Goods and Service Tax

What Are The Pros And Cons Of GST Registration In India?

calendar19 Nov, 2022
timeReading Time: 5 Minutes
What Are The Pros And Cons Of GST Registration In India?

Before the Goods and Service Tax (often abbreviated as GST), Indian consumers paid various taxes on goods and services. Since the Constitution permits the federal government and the states to levy taxes, each state imposes taxes on goods entering its territory for sale or consumption. In contrast, the centre imposed manufacturing taxes. This system subjected the same item to multiple taxes. There was no way to recover previously paid taxes. GST Registration was implemented to fill this void. There are numerous Pros and Cons of GST Registration, which are crucial to comprehend before registering for GST.

What is the Goods and Service Tax?

GST refers to India’s Goods and Services Tax,which is imposed on the sale of goods and services. Under GST, several indirect taxes formerly imposed by the federal and state governments have been accumulated and consolidated. These taxes include Value-Added Tax, Service Tax, Local Body Tax, Central Excise duty, Central Sales Tax, Purchase Tax, Luxury Tax, Entry Tax, etc. It benefits all parties involved, including businesses, federal and state governments, and individuals. Nonetheless, there are several Pros and Cons of GST Registration associated with the imposition of GST. In this article, we will examine the features of GST Registration as well as the Pros and Cons of GST Registration in depth.

Pros of Goods and Service Tax

There are numerous Pros and Cons of GST Registration; some of the Pros are listed below.

  • Once output taxes are paid, producers and service providers reduce the tax they have already paid on their products by the amount they have paid in output taxes. The total tax burden on manufacturers and service providers will probably decline. As a result, price reductions increase consumption.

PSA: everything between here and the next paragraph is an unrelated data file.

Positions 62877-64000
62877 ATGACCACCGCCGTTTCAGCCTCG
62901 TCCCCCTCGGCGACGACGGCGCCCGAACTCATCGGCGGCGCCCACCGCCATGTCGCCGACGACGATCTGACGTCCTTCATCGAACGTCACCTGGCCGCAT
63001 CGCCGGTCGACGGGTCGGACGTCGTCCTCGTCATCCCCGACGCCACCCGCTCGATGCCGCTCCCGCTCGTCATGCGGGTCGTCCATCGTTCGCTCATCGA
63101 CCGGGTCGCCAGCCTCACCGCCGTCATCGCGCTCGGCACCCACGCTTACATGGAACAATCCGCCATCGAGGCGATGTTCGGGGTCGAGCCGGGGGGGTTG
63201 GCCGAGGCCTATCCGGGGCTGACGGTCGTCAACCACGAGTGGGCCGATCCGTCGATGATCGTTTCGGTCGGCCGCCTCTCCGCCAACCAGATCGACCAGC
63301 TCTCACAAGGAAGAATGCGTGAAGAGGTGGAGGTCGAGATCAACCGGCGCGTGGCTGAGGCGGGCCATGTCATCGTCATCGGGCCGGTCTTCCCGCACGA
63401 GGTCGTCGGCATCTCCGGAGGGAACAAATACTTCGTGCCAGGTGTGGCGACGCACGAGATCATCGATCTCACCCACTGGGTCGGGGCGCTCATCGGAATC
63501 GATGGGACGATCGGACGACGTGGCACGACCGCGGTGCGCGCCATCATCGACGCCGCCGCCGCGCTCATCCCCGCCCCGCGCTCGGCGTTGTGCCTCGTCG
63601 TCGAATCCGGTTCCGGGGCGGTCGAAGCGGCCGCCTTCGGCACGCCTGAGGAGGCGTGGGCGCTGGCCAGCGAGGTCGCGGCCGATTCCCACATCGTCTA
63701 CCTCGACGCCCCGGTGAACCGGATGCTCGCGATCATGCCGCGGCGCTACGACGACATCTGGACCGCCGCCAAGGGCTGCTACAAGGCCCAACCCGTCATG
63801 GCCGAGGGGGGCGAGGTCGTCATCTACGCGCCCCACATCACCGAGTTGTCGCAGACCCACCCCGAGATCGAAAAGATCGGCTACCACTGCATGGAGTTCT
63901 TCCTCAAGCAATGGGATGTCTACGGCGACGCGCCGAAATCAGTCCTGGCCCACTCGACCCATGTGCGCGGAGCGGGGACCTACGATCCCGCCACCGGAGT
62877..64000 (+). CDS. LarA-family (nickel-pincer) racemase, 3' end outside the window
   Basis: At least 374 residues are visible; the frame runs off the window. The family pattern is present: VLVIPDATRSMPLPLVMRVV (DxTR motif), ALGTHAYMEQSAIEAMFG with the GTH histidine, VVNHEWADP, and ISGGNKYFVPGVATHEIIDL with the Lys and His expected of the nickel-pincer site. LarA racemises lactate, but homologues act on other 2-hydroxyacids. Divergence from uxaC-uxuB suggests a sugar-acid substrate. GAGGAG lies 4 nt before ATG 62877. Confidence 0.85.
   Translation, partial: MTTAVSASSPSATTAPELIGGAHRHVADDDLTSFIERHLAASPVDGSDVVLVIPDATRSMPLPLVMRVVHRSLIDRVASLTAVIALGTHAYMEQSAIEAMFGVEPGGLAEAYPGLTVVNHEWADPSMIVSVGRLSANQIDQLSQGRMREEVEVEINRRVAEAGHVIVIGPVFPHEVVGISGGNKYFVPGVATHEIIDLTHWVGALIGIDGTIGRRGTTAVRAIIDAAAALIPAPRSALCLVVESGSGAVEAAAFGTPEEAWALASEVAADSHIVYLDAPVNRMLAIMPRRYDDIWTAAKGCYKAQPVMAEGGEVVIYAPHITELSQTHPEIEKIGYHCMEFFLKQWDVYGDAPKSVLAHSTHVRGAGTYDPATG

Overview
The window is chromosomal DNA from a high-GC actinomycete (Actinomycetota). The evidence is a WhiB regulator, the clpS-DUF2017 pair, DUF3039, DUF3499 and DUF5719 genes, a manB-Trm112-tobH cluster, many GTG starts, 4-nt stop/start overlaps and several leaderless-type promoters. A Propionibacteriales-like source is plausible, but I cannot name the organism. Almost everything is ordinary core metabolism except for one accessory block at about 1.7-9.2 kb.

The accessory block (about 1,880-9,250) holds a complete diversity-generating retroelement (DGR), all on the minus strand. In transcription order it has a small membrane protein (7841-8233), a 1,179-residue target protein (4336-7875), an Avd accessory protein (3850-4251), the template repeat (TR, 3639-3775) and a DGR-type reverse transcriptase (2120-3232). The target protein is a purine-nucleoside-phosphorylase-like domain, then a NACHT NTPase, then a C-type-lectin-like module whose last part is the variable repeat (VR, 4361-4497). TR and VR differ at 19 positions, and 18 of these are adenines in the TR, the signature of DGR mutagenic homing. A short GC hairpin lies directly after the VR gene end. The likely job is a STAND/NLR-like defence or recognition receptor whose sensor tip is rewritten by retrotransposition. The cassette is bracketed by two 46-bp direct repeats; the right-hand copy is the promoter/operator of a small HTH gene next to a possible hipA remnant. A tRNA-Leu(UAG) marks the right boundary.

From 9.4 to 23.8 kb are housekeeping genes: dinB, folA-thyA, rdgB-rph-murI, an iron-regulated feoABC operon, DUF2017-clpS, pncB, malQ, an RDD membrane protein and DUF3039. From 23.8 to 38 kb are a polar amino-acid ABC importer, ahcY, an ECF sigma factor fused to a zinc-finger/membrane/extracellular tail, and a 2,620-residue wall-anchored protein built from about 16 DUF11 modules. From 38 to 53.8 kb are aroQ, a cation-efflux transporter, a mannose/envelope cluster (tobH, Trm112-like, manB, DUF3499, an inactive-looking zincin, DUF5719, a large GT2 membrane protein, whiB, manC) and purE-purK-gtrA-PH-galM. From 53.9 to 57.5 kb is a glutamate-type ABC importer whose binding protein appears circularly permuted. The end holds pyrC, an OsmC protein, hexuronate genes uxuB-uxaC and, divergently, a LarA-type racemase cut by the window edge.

• The input credit applies to the recipient, i.e., producers or service providers, only if the supplier provides the details in the form of a return. This tends to prevent tax evasion by providing product and service providers support.
  • Due to composition schemes, most small businesses have a reduced tax and compliance burden. Therefore, small businesses with between 20 and 75 lakh rupees in annual revenue can benefit from using composition schemes.
  • With the implementation of GST, restrictions on the interstate transfer of goods have been loosened, resulting in a boost to logistical efficiency (one country, one tax scheme). Previously, several warehouses needed to be managed to avoid the new GST and state entry taxes. Consequently, operations expenses will rise. As a result of the Goods and Services Tax, warehouses establish units in strategic locations, unlike every city.
  • Historically, the textile and construction industries were largely unorganised and unregulated. There are online payment and compliance provisions under the GST, incorporating these sectors’ responsibilities and regulations.
  • The Goods and Services Tax (GST) is systematic and structured to eliminate the cascading effect, which refers to the tax on a tax scheme in which the tax burden is carried through at each point of sale. The product or service’s value has consequently increased. This cascading effect is eliminated because the tax effect is directly reflected in the price of goods and services. The tax cost is transferred closer to the customer, which benefits the sector through enhanced cash flows and working capital management.
  • The Goods and Services Tax or (GST) is a transparent tax structure in which licensed retailers have no hidden fees or taxes. The cost of doing business would decrease.
  • Previously, companies with a turnover of over 5 lakh rupees were obligated to pay value-added tax. Different states had varying maximum values. Nevertheless, the threshold for the GST system has been raised to 20 lakh rupees. This would exempt small businesses and providers of services.
  • Previously, every tax had its returns and enforcement. For instance, monthly returns were filed, service taxes were paid every month, and regional VAT rates varied. As a result of the imposition of GST, however, compliance has decreased. There is only one required tax return.